Hurricane season: Categorical bust

Officially, the hurricane season ends Saturday, but it will end up being one for the record books in ways that  some of the best minds in meteorology had not envisioned.

For the U.S. Atlantic and Gulf Coasts it was a fantastically uneventful season. For the long-range forecasts, it was a brutal one.

In terms of hurricanes, “It was one of the most significant forecast busts that we’ve ever had,” said Philip Klotzbach a prodigy of Colorado State University hurricane-forecast legend Bill Gray.

Gray and Klotzbach had called for 16 named storms in the Atlantic Basin, with winds of at least 39 m.p.h., with nine of them gaining hurricane strength, with winds of 74 m.p.h. or better, and four becoming major, packing peak winds of 111 m.p.h. or more.

The outlooks issued by AccuWeather Inc., WSI Corp., and the government were similar.

The final scores – 13 named storms, only two hurricanes, and 0 majors – constituted an extraordinary outcome.

The hurricane numbers marked the fewest in 31 years, and this was the first year since 1994 without a major hurricane in the basin, which includes the Caribbean and the Gulf.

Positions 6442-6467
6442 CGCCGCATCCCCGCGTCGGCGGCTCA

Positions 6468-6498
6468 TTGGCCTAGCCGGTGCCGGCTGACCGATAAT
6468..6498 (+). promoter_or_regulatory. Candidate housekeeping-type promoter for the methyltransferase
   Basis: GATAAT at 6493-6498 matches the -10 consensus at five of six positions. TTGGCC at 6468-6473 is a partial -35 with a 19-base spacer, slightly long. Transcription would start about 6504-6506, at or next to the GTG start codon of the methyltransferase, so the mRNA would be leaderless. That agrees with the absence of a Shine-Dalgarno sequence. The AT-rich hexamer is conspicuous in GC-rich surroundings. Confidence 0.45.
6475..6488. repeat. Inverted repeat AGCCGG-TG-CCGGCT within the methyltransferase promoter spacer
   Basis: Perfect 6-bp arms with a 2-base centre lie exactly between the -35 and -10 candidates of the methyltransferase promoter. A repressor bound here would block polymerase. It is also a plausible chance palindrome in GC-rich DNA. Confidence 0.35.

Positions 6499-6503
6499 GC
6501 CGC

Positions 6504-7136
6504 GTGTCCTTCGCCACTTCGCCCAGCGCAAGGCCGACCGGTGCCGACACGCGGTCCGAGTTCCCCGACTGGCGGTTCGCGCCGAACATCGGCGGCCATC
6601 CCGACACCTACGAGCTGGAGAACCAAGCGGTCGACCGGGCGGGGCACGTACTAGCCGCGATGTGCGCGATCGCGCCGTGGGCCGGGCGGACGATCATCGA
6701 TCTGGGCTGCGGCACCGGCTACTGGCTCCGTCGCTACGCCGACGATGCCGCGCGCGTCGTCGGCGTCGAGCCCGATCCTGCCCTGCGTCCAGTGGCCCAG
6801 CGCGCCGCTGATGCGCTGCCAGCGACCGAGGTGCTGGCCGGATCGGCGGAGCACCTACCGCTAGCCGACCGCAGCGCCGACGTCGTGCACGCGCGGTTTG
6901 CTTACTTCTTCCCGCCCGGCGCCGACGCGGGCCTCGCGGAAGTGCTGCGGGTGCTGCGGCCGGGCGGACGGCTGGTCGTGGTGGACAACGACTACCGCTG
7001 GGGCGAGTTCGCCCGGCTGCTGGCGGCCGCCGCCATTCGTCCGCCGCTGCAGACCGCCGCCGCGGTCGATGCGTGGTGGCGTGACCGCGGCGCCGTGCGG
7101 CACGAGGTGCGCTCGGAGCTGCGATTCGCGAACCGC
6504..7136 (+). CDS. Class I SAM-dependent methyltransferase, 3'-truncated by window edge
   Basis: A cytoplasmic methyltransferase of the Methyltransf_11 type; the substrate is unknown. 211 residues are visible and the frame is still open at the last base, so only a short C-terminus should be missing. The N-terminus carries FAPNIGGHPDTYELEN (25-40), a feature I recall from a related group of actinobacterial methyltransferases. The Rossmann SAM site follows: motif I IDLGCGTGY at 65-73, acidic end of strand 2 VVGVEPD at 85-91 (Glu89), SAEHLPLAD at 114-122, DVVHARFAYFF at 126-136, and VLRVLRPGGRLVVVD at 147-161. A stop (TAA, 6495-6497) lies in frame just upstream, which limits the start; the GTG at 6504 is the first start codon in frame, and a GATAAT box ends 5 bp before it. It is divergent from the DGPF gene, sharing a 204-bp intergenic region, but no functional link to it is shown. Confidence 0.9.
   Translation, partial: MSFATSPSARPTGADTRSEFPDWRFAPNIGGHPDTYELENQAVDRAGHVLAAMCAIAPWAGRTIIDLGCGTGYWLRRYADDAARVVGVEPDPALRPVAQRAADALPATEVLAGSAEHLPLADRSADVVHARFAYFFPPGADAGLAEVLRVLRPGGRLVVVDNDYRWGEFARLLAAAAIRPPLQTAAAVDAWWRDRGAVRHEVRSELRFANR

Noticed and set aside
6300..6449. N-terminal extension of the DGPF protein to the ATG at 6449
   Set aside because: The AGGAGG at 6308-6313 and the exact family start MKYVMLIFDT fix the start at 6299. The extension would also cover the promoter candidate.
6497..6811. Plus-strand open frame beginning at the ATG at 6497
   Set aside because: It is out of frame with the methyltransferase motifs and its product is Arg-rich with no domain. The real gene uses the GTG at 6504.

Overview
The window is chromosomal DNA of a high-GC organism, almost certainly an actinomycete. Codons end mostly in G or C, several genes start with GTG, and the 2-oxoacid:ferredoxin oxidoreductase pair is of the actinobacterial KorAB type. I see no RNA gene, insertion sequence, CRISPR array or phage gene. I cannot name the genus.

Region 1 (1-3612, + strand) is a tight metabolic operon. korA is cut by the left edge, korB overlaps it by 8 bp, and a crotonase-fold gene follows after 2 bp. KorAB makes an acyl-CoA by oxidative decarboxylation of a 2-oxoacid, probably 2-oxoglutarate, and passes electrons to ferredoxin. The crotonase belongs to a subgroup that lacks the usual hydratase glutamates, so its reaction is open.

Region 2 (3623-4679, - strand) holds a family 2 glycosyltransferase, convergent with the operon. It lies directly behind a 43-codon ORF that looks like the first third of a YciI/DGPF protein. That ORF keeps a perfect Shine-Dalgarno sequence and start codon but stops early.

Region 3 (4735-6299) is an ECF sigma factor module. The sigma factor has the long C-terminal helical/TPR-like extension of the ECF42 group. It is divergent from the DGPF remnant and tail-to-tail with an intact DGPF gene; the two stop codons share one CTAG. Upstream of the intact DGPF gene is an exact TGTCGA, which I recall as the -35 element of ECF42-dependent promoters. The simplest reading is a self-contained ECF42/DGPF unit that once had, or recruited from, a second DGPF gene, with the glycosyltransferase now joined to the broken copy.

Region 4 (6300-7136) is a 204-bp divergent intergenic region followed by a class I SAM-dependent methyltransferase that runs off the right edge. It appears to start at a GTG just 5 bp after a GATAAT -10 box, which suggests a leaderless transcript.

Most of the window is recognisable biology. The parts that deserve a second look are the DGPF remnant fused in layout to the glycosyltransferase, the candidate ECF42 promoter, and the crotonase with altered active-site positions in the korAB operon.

No major hurricane has made landfall in the United States in eight seasons, and none of any strength have hit Florida in that time – both records – according to  Dennis Feltgen at the National Hurricane Center.

So what happened?

Klotzbach said the “primary culprit” was “anomalously dry air and sinking motion associated with significant Saharan dust outbreaks that penetrated quite far" into the hurricane spawning grounds.

The dust veils might have cooled the hurricane-brewing waters.

A footnote Bill Gray began issuing his long-term outlooks 30 years ago, and his methods have been copied elsewhere.

But he and Klotzbach say they are having a funding crisis and it’s possible that they’ll be getting out of the business.

We’ll keep you apprised.